The Neurology Service at the VA Ann Arbor Healthcare System is an integral part of the Neurology Program. Two to three neurology residents are assigned to the VA every month, and residents spend 6 months on average on the VA rotation during their residencies. Approximately 60 patients are admitted to the inpatient service annually, and 250 patients are seen in consultation. In recent years, the emphasis has increased on care provided in the Outpatient Clinic, where approximately 2,300 patients are seen each year. The Neurology residents also supervise the inpatient service, see consults and help with EEG interpretation. Residents may also use their time at the VA to explore elective opportunities in rehabilitation and psychiatry. Active involvement by full-time faculty ensures a quality learning experience.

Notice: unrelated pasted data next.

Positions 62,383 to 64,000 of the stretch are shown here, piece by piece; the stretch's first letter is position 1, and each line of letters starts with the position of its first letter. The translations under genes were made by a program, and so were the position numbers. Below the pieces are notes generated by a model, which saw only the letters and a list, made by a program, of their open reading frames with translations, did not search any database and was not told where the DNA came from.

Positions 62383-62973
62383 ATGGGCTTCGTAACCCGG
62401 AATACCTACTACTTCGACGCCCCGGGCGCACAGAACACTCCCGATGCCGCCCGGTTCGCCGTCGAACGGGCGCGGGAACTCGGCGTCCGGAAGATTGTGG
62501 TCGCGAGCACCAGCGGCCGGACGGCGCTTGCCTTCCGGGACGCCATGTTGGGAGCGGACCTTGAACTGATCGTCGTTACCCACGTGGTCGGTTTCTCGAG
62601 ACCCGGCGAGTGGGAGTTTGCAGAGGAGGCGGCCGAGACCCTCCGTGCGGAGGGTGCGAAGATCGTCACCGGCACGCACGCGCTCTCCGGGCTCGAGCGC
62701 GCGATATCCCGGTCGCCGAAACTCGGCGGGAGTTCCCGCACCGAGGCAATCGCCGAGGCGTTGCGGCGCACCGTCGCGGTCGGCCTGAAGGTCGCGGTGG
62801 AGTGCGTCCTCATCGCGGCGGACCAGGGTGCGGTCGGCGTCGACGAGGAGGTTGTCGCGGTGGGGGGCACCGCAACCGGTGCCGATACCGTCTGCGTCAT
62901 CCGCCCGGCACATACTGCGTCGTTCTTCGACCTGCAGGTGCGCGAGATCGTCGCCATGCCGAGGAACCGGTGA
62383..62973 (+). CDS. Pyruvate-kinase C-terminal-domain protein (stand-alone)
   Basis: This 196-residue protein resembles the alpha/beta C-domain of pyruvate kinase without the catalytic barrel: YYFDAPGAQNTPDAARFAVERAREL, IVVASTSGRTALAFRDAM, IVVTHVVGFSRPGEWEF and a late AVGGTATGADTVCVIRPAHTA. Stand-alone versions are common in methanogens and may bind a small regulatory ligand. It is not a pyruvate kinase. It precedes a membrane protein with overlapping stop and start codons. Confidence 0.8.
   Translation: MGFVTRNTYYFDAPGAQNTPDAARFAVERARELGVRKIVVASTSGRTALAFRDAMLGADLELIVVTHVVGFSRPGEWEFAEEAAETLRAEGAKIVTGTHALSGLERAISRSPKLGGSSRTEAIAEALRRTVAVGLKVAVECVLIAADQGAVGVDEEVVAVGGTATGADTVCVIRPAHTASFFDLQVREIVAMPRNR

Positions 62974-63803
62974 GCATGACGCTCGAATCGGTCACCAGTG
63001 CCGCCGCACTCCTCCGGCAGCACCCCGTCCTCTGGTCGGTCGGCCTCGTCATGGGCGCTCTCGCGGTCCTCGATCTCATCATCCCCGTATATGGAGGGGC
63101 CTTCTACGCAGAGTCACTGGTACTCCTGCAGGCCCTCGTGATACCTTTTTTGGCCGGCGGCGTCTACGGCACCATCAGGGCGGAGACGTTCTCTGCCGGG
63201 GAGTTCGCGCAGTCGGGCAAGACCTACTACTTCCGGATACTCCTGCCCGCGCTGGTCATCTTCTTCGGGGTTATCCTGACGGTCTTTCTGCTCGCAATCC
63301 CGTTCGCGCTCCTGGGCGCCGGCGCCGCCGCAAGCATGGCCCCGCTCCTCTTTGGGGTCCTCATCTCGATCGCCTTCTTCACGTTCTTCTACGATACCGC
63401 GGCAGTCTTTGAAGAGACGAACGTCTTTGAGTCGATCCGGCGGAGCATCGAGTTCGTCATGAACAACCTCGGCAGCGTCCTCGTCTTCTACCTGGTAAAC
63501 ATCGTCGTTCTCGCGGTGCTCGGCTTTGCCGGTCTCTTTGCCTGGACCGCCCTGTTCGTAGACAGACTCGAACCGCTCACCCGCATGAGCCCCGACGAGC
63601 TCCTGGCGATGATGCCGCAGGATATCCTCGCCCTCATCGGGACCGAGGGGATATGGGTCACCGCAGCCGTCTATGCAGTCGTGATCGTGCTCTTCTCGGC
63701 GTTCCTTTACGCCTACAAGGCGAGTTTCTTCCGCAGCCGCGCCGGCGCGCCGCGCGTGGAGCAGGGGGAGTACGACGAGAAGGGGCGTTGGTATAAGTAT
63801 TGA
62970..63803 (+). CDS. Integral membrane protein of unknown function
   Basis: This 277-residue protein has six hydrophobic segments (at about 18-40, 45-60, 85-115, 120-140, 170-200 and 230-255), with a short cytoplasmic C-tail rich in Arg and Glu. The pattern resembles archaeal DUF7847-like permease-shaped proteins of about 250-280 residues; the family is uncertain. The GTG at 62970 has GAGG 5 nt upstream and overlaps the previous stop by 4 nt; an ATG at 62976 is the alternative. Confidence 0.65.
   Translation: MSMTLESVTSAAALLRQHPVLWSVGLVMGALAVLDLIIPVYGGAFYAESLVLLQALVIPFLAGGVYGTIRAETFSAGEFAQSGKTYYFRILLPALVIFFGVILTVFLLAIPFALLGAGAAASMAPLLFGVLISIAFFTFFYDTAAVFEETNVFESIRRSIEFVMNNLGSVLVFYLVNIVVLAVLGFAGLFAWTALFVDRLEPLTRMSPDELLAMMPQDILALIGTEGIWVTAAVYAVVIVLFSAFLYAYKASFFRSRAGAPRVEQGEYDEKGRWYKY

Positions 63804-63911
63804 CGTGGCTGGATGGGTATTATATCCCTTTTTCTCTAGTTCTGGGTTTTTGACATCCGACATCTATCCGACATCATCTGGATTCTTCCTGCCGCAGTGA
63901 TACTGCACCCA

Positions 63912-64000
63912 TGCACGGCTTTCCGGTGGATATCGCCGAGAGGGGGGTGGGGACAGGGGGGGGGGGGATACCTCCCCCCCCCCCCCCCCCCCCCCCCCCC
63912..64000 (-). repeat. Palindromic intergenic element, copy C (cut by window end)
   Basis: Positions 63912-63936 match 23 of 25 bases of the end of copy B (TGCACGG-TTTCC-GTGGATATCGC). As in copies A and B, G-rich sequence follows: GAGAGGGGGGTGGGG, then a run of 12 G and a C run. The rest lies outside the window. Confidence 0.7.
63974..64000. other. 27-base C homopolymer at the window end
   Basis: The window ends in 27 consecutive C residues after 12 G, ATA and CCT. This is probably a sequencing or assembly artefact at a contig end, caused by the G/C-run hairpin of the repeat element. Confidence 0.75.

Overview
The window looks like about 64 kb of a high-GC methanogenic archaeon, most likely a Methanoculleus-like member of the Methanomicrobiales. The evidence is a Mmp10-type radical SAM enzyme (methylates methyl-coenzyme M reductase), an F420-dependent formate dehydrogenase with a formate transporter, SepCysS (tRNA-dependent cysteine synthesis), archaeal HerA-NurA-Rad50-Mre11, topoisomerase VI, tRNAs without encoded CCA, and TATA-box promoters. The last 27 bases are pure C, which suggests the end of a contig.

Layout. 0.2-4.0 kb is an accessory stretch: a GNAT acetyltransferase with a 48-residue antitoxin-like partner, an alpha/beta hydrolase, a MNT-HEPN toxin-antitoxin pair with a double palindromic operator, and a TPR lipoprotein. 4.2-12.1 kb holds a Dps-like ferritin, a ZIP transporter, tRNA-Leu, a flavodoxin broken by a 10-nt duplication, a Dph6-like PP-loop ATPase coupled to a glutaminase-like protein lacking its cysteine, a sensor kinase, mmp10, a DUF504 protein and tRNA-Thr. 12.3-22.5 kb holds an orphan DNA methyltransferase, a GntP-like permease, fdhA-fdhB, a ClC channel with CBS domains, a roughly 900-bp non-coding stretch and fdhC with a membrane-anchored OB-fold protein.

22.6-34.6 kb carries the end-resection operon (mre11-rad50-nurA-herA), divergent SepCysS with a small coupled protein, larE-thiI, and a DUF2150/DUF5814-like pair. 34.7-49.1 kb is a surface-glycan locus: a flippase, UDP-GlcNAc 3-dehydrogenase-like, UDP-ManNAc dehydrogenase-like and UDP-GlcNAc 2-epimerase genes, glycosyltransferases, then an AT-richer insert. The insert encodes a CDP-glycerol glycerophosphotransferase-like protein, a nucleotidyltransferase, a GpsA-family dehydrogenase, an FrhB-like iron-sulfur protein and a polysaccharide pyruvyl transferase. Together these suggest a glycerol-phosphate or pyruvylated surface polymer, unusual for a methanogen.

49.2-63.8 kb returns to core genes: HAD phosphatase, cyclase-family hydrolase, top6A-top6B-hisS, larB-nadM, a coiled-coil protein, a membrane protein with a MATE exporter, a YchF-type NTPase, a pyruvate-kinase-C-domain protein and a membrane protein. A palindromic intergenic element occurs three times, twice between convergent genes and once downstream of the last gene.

Residents spend an average of 1 month per year on the Pediatric Neurology rotation. The consultation service evaluates approximately 500 children per year in Mott Children's Hospital at the University of Michigan Health System. Four mornings per week are spent in clinic where residents see only new patients. Residents also do inpatient and emergency room consults and advise the inpatient pediatric team. During this rotation, the resident gains a wide experience in the management of children with seizure disorders, developmental abnormalities, metabolic disorders affecting the nervous system and other neurological problems.